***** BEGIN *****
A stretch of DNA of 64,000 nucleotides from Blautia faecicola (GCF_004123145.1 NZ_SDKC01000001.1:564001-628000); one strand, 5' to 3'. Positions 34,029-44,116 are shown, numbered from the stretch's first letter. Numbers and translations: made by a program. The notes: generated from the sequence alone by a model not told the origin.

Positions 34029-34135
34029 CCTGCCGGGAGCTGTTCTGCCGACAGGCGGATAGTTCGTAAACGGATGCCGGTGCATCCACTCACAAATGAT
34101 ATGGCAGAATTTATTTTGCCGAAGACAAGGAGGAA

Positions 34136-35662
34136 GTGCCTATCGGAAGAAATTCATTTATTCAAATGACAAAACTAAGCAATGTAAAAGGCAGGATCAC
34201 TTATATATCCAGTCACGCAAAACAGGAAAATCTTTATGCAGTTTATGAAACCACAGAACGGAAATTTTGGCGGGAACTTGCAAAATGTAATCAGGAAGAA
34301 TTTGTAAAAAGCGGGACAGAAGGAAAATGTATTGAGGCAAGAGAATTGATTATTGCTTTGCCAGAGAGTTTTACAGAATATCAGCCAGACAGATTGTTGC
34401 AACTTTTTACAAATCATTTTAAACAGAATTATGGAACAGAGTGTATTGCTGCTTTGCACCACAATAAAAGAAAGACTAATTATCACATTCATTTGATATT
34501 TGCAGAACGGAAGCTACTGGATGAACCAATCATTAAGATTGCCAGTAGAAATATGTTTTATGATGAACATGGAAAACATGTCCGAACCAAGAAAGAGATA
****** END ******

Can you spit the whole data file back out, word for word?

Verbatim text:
A stretch of DNA of 64,000 nucleotides from Blautia faecicola (GCF_004123145.1 NZ_SDKC01000001.1:564001-628000); one strand, 5' to 3'. Positions 34,029-44,116 are shown, numbered from the stretch's first letter. Numbers and translations: made by a program. The notes: generated from the sequence alone by a model not told the origin.

Positions 34029-34135
34029 CCTGCCGGGAGCTGTTCTGCCGACAGGCGGATAGTTCGTAAACGGATGCCGGTGCATCCACTCACAAATGAT
34101 ATGGCAGAATTTATTTTGCCGAAGACAAGGAGGAA

Positions 34136-35662
34136 GTGCCTATCGGAAGAAATTCATTTATTCAAATGACAAAACTAAGCAATGTAAAAGGCAGGATCAC
34201 TTATATATCCAGTCACGCAAAACAGGAAAATCTTTATGCAGTTTATGAAACCACAGAACGGAAATTTTGGCGGGAACTTGCAAAATGTAATCAGGAAGAA
34301 TTTGTAAAAAGCGGGACAGAAGGAAAATGTATTGAGGCAAGAGAATTGATTATTGCTTTGCCAGAGAGTTTTACAGAATATCAGCCAGACAGATTGTTGC
34401 AACTTTTTACAAATCATTTTAAACAGAATTATGGAACAGAGTGTATTGCTGCTTTGCACCACAATAAAAGAAAGACTAATTATCACATTCATTTGATATT
34501 TGCAGAACGGAAGCTACTGGATGAACCAATCATTAAGATTGCCAGTAGAAATATGTTTTATGATGAACATGGAAAACATGTCCGAACCAAGAAAGAGATA